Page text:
The Raspberry Pi Foundation announced this week that its $35 Linux computer has entered the manufacturing stage. The system, which is an open board with a 700MHz ARM11 CPU and 256MB of RAM, could be available for sale within a matter of weeks.
The foundation, which is located in the UK, was originally founded in 2009 with the aim of developing an affordable computer that children could use to learn computer programming. The organization produced two batches of sample boards last year for testing purposes prior to the recent transition to full-scale manufacturing.
Raspberry Pi intends to offer two separate models with different hardware specifications. The initial manufacturing run is focused on the “B” model, which is the higher-end $35 configuration. They will follow it up with an “A” model for $25 that will have half as much memory and lack hardware features like an ethernet controller.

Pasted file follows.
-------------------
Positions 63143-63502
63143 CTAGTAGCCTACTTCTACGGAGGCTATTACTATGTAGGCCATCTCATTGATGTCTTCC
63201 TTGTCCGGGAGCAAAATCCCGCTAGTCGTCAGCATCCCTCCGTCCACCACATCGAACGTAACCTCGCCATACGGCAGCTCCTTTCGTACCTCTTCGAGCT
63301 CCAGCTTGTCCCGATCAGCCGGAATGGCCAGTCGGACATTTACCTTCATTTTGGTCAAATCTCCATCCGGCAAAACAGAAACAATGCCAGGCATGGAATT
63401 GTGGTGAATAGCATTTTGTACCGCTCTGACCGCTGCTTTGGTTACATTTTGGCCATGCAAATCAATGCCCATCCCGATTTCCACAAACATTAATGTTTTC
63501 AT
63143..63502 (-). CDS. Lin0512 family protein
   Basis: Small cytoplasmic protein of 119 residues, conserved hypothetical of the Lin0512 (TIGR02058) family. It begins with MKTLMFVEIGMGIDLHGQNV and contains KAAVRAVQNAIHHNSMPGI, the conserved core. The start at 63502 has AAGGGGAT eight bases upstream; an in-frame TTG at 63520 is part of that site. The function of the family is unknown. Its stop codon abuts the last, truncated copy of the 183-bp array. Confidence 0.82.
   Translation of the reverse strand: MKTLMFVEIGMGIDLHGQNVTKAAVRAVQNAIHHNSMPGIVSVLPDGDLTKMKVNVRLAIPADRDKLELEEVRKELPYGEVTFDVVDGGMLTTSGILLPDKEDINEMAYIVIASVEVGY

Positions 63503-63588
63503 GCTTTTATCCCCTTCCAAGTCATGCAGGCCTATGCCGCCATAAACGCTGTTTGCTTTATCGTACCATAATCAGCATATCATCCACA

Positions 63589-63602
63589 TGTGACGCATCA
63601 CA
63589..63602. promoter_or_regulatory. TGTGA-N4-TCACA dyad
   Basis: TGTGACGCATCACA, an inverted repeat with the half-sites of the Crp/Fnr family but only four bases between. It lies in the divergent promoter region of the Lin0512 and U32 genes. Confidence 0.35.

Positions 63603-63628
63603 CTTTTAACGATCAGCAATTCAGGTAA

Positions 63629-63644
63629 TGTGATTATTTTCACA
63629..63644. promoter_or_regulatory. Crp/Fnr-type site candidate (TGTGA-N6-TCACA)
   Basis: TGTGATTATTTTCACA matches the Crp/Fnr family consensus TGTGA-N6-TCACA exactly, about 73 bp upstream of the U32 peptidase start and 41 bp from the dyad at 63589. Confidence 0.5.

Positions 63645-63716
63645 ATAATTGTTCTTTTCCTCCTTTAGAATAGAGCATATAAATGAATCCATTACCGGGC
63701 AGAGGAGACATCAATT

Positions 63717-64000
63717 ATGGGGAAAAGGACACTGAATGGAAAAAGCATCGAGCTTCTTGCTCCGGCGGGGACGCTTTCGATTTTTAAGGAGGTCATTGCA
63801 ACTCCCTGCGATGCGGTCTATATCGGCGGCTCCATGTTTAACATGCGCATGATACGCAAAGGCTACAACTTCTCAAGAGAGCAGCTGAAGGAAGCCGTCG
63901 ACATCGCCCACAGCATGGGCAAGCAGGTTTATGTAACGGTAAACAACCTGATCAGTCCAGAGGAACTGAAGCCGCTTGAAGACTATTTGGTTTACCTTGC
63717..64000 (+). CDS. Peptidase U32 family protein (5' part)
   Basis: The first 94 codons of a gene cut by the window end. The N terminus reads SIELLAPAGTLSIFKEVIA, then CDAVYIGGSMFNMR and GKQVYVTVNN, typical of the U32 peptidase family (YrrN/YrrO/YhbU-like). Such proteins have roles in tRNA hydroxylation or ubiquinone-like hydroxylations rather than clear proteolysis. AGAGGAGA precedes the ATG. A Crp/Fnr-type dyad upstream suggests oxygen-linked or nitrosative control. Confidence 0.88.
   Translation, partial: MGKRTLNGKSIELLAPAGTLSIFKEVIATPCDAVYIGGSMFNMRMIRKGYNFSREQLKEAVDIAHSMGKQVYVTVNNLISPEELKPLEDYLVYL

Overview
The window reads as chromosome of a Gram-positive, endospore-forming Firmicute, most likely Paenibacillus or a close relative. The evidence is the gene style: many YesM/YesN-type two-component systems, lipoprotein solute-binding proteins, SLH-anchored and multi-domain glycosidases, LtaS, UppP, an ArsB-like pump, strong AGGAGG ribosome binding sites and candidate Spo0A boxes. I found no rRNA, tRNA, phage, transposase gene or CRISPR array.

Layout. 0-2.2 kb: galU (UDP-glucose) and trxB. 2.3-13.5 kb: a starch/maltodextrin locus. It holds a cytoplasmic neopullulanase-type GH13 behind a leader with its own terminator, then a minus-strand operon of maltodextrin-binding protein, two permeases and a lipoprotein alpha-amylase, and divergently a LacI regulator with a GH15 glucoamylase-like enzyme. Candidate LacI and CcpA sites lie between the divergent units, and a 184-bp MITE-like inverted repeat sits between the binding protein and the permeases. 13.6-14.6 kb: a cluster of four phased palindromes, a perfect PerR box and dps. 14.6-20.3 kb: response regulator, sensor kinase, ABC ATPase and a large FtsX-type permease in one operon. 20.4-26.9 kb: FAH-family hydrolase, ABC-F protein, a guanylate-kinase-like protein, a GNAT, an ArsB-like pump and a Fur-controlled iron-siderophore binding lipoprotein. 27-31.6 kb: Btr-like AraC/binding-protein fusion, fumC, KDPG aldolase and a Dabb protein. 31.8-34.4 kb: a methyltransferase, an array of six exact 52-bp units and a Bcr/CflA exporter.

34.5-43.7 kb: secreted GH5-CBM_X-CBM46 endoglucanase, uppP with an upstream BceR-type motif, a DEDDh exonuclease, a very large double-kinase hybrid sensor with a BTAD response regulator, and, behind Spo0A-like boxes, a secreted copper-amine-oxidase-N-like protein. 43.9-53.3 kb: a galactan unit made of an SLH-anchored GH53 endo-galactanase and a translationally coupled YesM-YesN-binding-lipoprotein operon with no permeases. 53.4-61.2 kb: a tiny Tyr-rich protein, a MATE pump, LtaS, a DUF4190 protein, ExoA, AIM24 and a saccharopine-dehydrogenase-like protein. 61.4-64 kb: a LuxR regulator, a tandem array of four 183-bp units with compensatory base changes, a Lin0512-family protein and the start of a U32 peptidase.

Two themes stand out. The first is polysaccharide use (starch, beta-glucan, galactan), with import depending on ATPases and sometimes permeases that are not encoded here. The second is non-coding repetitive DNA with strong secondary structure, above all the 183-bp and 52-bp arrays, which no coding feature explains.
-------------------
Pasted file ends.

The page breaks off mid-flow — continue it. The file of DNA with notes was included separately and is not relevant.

The Raspberry Pi computers have RCA and HDMI outputs that allow them to be plugged into a television. Input devices, such as mouse and keyboard, can be plugged in via a USB port.
The foundation discussed its manufacturing plans in a statement published on its official blog. The organization had originally hoped to have all of the manufacturing done within the UK, but eventually decided to rely on foreign manufacturers for reasons of cost and timeliness. It hasn’t decided yet whether it will wait for the initial 10,000 unit manufacturing run to complete before beginning sales.
Chip makers like TI have offered relatively inexpensive ARM systems for hobbyists over the years, such as the popular BeagleBoard. Raspberry Pi has gone further by developing an even more affordable board that is priced to be accessible to a larger audience.